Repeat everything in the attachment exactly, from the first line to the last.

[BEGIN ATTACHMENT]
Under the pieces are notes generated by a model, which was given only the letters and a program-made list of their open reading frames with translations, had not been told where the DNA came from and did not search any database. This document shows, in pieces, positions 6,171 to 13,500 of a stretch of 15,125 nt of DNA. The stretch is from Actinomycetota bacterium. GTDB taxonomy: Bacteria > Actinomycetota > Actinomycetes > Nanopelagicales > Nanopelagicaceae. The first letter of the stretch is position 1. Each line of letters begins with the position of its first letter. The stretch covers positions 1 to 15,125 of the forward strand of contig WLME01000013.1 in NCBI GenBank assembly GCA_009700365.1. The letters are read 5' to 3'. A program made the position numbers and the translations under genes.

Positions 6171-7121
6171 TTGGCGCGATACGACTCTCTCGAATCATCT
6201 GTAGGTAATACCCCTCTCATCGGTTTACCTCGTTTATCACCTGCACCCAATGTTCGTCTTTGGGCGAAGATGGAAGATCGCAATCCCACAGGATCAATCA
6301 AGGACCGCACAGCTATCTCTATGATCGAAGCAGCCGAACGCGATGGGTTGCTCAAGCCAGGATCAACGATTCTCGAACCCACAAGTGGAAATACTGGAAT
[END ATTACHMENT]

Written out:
Under the pieces are notes generated by a model, which was given only the letters and a program-made list of their open reading frames with translations, had not been told where the DNA came from and did not search any database. This document shows, in pieces, positions 6,171 to 13,500 of a stretch of 15,125 nt of DNA. The stretch is from Actinomycetota bacterium. GTDB taxonomy: Bacteria > Actinomycetota > Actinomycetes > Nanopelagicales > Nanopelagicaceae. The first letter of the stretch is position 1. Each line of letters begins with the position of its first letter. The stretch covers positions 1 to 15,125 of the forward strand of contig WLME01000013.1 in NCBI GenBank assembly GCA_009700365.1. The letters are read 5' to 3'. A program made the position numbers and the translations under genes.

Positions 6171-7121
6171 TTGGCGCGATACGACTCTCTCGAATCATCT
6201 GTAGGTAATACCCCTCTCATCGGTTTACCTCGTTTATCACCTGCACCCAATGTTCGTCTTTGGGCGAAGATGGAAGATCGCAATCCCACAGGATCAATCA
6301 AGGACCGCACAGCTATCTCTATGATCGAAGCAGCCGAACGCGATGGGTTGCTCAAGCCAGGATCAACGATTCTCGAACCCACAAGTGGAAATACTGGAAT